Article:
Examples of antibodies which were found to positively react in all of the above four analytical methods were Ks 19.2; Ks 18-27IV; Ks 18-9B1; Ks 8-17.2; Ks pan 1-8; and VIM 3B4.
A. Solubilization of IF Proteins
Lymph node tissue was homogenized in a threefold volume (in relation to the moist weight of the lymph node) of PBS with a knife homogenizer (Polytron homogenizer, Kinematica, Lucerne, Switzerland) to give a homogenate with a pulpy consistency. Then, the homogenate was digested with chymotrypsin.
The chymotrypsin employed was previously coupled to a matrix of CNBr-activated Sepharose 4B (Pharmacia, Freiburg, FRG). More specifically, 1.0 g of CNBr-activated Sepharose 4B was swollen for 15 minutes in 1.0 mM HCl (resulting in a gel volume of approximately 3.5 ml) and washed with a final volume of 200 ml 1.0 mM HCl. After removal of the HCl, the matrix material was rapidly washed with 5.0 ml of coupling buffer comprising 0.5M NaCl, 0.1M NaHCO3 (pH 8.0) (hereinafter "coupling buffer"). Then, under continous agitation for 2 hours, 10 mg of chymotrypsin (EC 188.8.131.52 from bovine pancreas), dissolved in 5.0 ml of coupling buffer, was incubated with the matrix material. Thereafter, the remaining active groups were blocked with 5.0 ml of 0.2M glycine buffer (pH 8.0) for 2 hours. Then, the gel was washed with an excess of coupling buffer (approximately 50 ml) and 10 ml of 0.1M sodium acetate buffer (pH 4.0). Under these conditions, approximately 60% of the added chymotrypsin was coupled, i.e., the Sepharose 4B gel contained 1.7 mg of coupled chymotrypsin per 1.0 ml. To facilitate handling, the gel was diluted twice in PBS (the final chymotrypsin concentration was 0.85 mg/ml). Chymotrypsin was then added to the tissue pulp at a ratio of 1:1000 (based on the moist weight of the tissue). The mixture was incubated at 30° C. (preferably in a unit heater, optionally in a water bath). Digestion was terminated after 30 minutes by immersing the homogenate into an ice bath. The homogenate was centrifuged for 30 minutes at 10,000×g and the supernatant was immediately removed. Note, the coupled chymotrypsin remained in the pellet. Under these conditions, 80 to 95% by weight of the α-helical rods and epitope-bearing fragments thereof were freed from the IF proteins in a still-identifiable state, and some intact IF proteins were also in a soluble state.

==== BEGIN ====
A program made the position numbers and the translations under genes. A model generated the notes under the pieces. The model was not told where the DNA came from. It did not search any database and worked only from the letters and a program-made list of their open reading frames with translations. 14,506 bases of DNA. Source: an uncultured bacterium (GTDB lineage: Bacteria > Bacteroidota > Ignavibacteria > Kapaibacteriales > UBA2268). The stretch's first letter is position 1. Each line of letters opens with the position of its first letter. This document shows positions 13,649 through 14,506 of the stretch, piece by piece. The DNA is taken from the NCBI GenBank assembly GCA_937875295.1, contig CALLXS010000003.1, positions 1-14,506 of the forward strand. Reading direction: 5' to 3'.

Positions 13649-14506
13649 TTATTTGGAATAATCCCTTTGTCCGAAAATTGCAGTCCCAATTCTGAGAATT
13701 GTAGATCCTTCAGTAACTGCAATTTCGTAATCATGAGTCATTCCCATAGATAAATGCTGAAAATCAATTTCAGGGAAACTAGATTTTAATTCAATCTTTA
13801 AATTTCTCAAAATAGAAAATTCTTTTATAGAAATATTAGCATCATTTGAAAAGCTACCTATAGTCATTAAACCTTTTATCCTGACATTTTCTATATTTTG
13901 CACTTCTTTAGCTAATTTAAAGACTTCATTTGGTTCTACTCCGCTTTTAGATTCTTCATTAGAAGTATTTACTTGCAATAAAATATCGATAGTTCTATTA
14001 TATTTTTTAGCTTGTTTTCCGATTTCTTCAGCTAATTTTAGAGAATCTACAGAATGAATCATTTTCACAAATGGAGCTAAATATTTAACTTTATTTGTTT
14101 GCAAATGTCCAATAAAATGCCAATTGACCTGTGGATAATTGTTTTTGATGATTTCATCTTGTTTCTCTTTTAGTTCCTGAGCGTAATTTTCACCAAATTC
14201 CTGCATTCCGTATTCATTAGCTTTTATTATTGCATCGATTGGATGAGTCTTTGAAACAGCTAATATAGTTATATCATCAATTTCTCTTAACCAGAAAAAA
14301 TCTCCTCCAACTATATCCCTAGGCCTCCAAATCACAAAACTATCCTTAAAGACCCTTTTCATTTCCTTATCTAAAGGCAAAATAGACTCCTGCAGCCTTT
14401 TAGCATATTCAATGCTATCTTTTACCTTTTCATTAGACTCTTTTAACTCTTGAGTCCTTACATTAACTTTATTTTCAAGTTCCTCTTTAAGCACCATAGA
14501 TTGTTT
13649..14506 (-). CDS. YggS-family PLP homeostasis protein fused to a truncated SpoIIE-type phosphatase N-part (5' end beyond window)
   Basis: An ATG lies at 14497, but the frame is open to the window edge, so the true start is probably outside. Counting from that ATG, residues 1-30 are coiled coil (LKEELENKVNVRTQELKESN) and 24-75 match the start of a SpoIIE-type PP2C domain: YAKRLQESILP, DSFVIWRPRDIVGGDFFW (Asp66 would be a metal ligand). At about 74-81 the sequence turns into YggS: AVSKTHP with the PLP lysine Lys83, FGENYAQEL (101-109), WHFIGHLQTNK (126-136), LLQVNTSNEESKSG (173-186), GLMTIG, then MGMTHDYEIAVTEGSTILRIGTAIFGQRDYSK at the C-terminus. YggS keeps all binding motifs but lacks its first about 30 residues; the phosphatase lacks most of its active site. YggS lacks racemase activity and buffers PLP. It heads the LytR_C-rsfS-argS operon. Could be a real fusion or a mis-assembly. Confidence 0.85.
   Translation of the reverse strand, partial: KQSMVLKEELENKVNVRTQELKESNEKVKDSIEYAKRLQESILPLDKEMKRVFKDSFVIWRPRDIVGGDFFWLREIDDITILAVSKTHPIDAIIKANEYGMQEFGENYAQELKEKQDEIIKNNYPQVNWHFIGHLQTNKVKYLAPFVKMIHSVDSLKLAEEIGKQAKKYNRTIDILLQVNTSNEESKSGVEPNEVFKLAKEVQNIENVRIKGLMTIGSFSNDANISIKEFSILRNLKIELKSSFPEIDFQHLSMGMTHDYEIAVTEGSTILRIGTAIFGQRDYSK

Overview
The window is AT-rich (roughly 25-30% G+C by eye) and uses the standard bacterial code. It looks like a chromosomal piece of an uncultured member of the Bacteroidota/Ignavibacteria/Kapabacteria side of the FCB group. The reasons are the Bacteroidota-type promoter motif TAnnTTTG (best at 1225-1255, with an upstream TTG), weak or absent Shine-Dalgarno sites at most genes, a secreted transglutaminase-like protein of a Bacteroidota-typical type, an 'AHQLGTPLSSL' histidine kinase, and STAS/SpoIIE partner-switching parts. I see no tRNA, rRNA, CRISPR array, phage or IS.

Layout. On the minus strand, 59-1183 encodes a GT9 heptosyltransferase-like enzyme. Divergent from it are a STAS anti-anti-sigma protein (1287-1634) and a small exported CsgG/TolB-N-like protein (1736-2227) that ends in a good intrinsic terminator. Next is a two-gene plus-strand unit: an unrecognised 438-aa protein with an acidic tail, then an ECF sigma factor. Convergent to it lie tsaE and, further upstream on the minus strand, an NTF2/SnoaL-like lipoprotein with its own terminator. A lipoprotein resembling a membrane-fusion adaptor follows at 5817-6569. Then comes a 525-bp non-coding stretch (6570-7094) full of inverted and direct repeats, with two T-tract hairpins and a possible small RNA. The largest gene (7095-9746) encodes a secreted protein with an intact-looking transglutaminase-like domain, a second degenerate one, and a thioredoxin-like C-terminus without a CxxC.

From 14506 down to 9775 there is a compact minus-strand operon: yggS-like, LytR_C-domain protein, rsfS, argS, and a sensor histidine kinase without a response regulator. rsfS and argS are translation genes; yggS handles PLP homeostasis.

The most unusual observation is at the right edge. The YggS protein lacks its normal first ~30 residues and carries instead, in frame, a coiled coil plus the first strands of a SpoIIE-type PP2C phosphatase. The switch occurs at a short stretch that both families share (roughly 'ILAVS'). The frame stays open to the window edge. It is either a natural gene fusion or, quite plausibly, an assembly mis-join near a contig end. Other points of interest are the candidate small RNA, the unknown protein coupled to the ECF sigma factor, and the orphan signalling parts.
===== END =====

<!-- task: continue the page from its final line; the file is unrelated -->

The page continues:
B. Detection and Quantitation of Vimentin
The presence of vimentin in the supernatant fraction obtained in step (A) was immunologically determined using a sandwich ELISA using the procedure essentially as described in Example 5 (see below). More specifically, a first antibody, i.e., GP-8 (guinea pig antiserum specific for vimentin), was employed as the capture-antibody directed against a first epitope of the α-helical rod of vimentin, and a second monoclonal antibody, i.e., VIM 384, was employed as the detector-antibody directed against a second epitope of the α-helical rod of vimentin which is independent of and different from the first epitope. Antibody VIM 384 had previously been coupled with peroxidase as described in Example 2.
More specifically, the capture-antibody, dissolved in 50 mM NaHCO3 (pH 9.6), was coated onto wells of a microtiter plate at a concentration of 10 μg/ml (150 μl/well). In order to obtain a standard curve, purified vimentin α-helical rods and epitope-bearing fragments thereof, dissolved in 150 mM NaCl, 1 mM Na2 HPO4 (pH 7.4), 0.05% (v/v) Tween 20, were used in concentrations ranging from 10 ng/ml to 500 ng/ml.
As the detector-antibody peroxidase-conjugated VIM 384 was diluted to a final concentration of 0.5 μg/ml in buffer comprising 150 mM NaCl, 10 mM Na2 HPO4 (pH 7.4), 1.0% (w/v) bovine serum albumin, 0.05% (v/v) Tween 20 and 150 μl of such were added per well.
For the determination of the amount of vimentin in the sample tissue, the supernatant fraction was diluted in the range of 1:100 to 1:500 with 150 mM NaCl, 10 mM Na2 HPO4 (pH 7.4), 0.05% (v/v) Tween 20.
As a substrate, o-phenylenediamine or 2,2-azino-bis (3-ethylbenzthiazolinesulfonate) was used. The enzyme activity was then plotted against the concentration of standard vimentin α-helical rods and epitope-bearing fragments thereof prepared from reconstituted IF proteins to give a standard curve from which the unknown amount of vimentin present in the supernatant fraction was interpolated.
Further determinations were based on this vimentin value as a reference point for determining the ratio with values for other IF proteins.
C. Detection and Quantitation of Cytokeratins
The presence of cytokeratins in the supernatant was immunologically detected using a sandwich ELISA using the procedures essentially as described in Example 5 (see below). More specifically, a first monoclonal antibody, i.e., Ks pan 1-8, was employed as the capture-antibody directed against a first epitope common to the α-helical rods of various cytokeratins. This antibody, dissolved in 50 mM NaHCO3 (pH 9.6), was employed at a concentration of 20 μg/ml for the coating of the wells of the microtiter plates (150 μl per well). To obtain a standard curve, the purified cytokeratin 8:18 pair and 8:19 pair α-helical rods and fragments therof, dissolved in 150 mM NaCl, 10 mM Na2 HPO4 (pH 7.4), 0.05% (v/v) Tween 20, were used in concentrations ranging from 5.0 ng/ml to 500 ng/ml.